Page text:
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Title: The interaction between tides, ice shelves and ice streams
Author: Rosier, Sebastian H. R.
ISNI:       0000 0004 5915 0724
Awarding Body: Prifysgol Bangor University
Current Institution: Bangor University
Date of Award: 2015
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Observation of ice-stream and ice-shelf flow has revealed interaction with the ocean tide, in some cases far upstream of the grounding line. Ice-stream velocities can be greatly affected by local ocean tides at a variety of timescales but of particular interest is a fortnightly modulation in flow that has been observed on the Rutford Ice Stream. This frequency is absent in the forcing, far stronger than the dominant tidal constituent signals and has been observed far inland. Understanding what mechanism can produce this signal can provide a window into mechanisms at the base of the ice stream that affect its flow. A consequence of this nonlinearity is that the mean flow of the Rutford Ice Stream is increased in comparison to a situation where no tidal forcing is present, implying that changes in tides could alter the long term flow of ice from Antarctica. Since local tides are sensitive to bathymetry which can change drastically due to changes in ice-shelf geometry and grounding line position, a feedback exists between tides and the ice sheet whereby changes in the flow of ice could alter tides which in turn would change the ice velocity. This thesis presents results from both ice-stream/shelf and tidal models to investigate these two mechanisms. Firstly a nonlinear 3D viscoelastic full-Stokes finite element model explores possible sources of nonlinearity that can produce fortnightly modulation in ice-stream flow far upstream of the grounding line. This model looks at stress transmission, grounding zone flexure, hydrology and grounding line migration and the conclusion is that tidally-induced changes in the subglacial water pressure play the largest role in producing this effect. Then, the OTIS tidal model is used to demonstrate that reduction in the thickness and/or extent of ice-shelves, in particular the Filchner-Ronne ice shelf, could greatly impact both tidal amplitudes and dissipation rates in the region. The research in this thesis clearly shows the importance of tidal interactions with the Antarctic ice sheet and that these are not limited to short temporal timescales.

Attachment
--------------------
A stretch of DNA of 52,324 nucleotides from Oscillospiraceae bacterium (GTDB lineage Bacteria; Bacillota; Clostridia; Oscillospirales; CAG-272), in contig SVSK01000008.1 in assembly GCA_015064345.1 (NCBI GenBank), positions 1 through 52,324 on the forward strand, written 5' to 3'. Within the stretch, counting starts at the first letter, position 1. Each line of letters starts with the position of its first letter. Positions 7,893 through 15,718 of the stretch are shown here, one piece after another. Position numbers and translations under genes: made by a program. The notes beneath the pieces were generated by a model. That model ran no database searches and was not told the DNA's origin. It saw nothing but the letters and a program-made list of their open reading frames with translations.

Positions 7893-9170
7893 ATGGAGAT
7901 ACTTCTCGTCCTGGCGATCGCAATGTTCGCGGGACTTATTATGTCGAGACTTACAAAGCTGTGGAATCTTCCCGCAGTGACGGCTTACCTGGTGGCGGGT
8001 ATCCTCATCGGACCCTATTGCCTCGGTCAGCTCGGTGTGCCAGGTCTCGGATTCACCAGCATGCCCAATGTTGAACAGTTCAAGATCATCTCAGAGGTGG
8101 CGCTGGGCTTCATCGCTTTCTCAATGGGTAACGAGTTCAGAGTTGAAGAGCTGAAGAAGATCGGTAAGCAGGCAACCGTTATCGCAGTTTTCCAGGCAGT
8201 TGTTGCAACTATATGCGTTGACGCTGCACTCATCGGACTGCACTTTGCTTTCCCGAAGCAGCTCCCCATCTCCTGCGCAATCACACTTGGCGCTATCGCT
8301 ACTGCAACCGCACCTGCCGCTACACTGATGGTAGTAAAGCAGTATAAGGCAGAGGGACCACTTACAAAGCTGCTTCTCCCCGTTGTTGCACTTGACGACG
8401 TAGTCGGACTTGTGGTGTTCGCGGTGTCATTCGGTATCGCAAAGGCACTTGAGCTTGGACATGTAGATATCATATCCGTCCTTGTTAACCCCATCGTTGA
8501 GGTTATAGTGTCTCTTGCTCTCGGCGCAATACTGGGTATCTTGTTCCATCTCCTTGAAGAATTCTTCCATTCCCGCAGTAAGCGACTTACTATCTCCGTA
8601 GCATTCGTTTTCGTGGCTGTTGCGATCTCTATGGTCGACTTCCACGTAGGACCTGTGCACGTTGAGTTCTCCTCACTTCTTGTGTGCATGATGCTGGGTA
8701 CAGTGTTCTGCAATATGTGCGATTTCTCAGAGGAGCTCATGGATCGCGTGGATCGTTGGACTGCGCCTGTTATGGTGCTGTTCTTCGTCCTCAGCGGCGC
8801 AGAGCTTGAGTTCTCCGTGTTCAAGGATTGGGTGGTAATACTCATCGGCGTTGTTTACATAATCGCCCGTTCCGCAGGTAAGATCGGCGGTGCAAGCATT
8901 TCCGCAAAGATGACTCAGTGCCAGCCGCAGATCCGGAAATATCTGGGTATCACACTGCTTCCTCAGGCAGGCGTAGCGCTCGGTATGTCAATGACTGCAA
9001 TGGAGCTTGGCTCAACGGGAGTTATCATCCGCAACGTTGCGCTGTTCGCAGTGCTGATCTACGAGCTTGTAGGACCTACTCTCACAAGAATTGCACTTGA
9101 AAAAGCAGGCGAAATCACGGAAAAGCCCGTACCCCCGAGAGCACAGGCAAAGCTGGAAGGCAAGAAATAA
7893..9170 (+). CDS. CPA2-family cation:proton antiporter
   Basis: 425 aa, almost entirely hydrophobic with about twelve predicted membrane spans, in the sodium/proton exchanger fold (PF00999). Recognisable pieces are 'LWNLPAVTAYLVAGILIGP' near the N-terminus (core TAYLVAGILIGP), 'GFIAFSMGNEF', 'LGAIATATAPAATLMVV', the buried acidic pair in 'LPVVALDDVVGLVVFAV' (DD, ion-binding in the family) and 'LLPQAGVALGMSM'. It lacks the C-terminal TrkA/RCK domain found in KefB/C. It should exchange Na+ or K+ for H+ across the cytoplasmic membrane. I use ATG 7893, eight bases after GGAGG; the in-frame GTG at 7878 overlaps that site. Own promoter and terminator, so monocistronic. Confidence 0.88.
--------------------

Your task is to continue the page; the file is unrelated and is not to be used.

Supervisor: Green, Mattias Sponsor: Natural Environment Research Council (NERC)
Qualification Name: Thesis (Ph.D.) Qualification Level: Doctoral
EThOS ID:  DOI: Not available